Sara took over from there and was so incredibly patient and consistent. She showed Kai that riding wasn’t horrible and could actually be an enjoyable experience. Whenever he had baby freak out moments, she’d just calmly work him through it, sometimes with a song! Sara was around all of the time because her horse was at the same barn. Yes, she juggled my baby along with her own horse and all the barn chores that go along with life at a co-op facility. I don’t know how she did it but she had such a positive impact on both of us. When I decided to move the boys because life at work, school, and a co-op was starting to wear thin, I moved Kai away from the positive influence of Sara. That was honestly the hardest part of making that call.

That’s when Nina stepped up. Nina’s been working with Kai for about a year. The progress she’s made has been unbelievable. I feel like a week doesn’t go by without a story about how they’re trying something new. Recently, they’ve been conquering the ever so traumatic removing of blankets over the head. But it doesn’t end there. That incorrigible horse who couldn’t be backed does amazing ground work, he leg-yields under saddle with the best of them, and he has better downward transitions than my older guy. The journey isn’t over yet (is it ever?!), but she has turned him around to being quite the little worker. I watch them together and love the connection I see.

There are times when I look at Kai and think about how much further along he should be. I have days where I hate myself for sending him away. But I always look around and realize what an incredible network we have in the equestrian community. It has literally taken a village to raise my little monster and I don’t know where we’d be today without their positive influences and encouraging words. It was hard to admit to myself that we needed help, but at the end of the day it was the right call to make. Thankfully I know some amazing people who were equally as awesome to my baby. Sometimes it’s okay to admit when you need help. As hard as that can be for control freak, type-A, do-it-yourselfers like me…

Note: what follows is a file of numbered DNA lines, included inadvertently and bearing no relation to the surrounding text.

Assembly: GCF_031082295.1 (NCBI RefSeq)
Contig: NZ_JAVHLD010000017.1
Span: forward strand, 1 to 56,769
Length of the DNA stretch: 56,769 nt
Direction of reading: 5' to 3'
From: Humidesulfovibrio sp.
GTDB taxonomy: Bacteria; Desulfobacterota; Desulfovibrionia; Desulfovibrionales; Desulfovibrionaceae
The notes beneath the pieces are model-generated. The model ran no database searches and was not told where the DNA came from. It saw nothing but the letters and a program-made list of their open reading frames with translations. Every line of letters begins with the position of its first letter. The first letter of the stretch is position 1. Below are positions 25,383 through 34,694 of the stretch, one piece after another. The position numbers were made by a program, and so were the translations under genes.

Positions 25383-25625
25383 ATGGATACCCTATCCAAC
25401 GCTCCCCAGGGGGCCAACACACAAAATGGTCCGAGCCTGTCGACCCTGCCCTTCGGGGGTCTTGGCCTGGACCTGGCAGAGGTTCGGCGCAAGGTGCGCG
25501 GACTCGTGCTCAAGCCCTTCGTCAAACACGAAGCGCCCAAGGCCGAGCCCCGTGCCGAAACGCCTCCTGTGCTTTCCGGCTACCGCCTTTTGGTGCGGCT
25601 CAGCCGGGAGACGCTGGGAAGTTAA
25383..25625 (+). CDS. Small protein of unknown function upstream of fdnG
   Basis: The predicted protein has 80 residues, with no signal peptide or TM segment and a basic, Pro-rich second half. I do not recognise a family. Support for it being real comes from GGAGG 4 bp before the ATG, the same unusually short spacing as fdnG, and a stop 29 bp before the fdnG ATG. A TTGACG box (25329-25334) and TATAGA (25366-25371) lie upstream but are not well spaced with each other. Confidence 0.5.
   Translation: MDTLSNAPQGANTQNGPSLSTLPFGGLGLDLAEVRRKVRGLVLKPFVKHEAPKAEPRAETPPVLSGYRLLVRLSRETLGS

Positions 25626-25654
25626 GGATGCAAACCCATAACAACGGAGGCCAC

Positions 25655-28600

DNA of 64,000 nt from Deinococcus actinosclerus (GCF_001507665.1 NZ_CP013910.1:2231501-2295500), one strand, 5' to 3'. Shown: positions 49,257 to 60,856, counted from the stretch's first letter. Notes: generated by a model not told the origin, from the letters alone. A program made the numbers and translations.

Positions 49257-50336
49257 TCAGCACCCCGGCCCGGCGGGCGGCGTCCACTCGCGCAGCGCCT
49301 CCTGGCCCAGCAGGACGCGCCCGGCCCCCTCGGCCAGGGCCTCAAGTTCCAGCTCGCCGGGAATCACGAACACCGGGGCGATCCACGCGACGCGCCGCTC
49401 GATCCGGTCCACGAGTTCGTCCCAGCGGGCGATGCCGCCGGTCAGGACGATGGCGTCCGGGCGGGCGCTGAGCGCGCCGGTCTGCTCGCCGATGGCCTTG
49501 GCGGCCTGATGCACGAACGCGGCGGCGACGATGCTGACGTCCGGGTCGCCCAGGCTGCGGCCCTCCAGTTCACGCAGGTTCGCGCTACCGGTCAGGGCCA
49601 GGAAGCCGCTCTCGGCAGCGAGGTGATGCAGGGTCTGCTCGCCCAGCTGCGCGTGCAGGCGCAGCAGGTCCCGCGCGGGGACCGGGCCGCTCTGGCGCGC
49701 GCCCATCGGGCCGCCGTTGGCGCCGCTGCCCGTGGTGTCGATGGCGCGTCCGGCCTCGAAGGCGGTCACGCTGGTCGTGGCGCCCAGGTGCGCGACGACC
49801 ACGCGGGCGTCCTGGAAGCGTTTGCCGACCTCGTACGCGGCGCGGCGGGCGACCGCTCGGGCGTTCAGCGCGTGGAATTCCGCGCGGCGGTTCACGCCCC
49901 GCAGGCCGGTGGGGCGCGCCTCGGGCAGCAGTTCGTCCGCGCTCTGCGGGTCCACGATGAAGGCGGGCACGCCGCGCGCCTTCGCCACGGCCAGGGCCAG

To Nikki, Sara, and Nina, you all have saved us both many times over and for that I’m incredibly thankful!

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One comment on “A little help from my friends
  1. Sue Callahan says:

    Cathlin: Your story is one that I have seen too often. A friend had a “red-headed Arab Mare” that was a night mare at all times. Feeding her became a ritual of carrying an empty bucket as well as the one containing her feed so when she charged with ears pinned tightly back and her head thrust forward, you could slow her down by throwing the empty bucket at her. This would give you a few seconds to run to her feed dish and dump the food and make it back to the gate and safety. I encouraged the owner to work with the mare so all involved would be safe. After a month, the mare no longer was a wreck at feeding time but not safe to ride. The owner sent her off to a recommended “trainer”. She came back after a 2-month training period worse than before. Feeding time was even more dangerous. We put her dish right next to the fence (not a good place, but safe) so no one would get hurt. Empty buckets didn’t work anymore. Nothing did. What I am getting at is, there are people out there that are self-proclaimed trainers. Most of these people should never touch a horse. They don’t no how to communicate to the horse nor are they patient. Anyone can train their horse if they have the time to commit, have patience, be consistent, and most of all, be gentle. A harsh hand never wins. You never want your horse afraid of you. Having Nikki and Sara there and finally Nina was a God-send for both of you. Enjoy a lifetime with your horse. Mine is 29 and I wouldn’t take a fortune for him.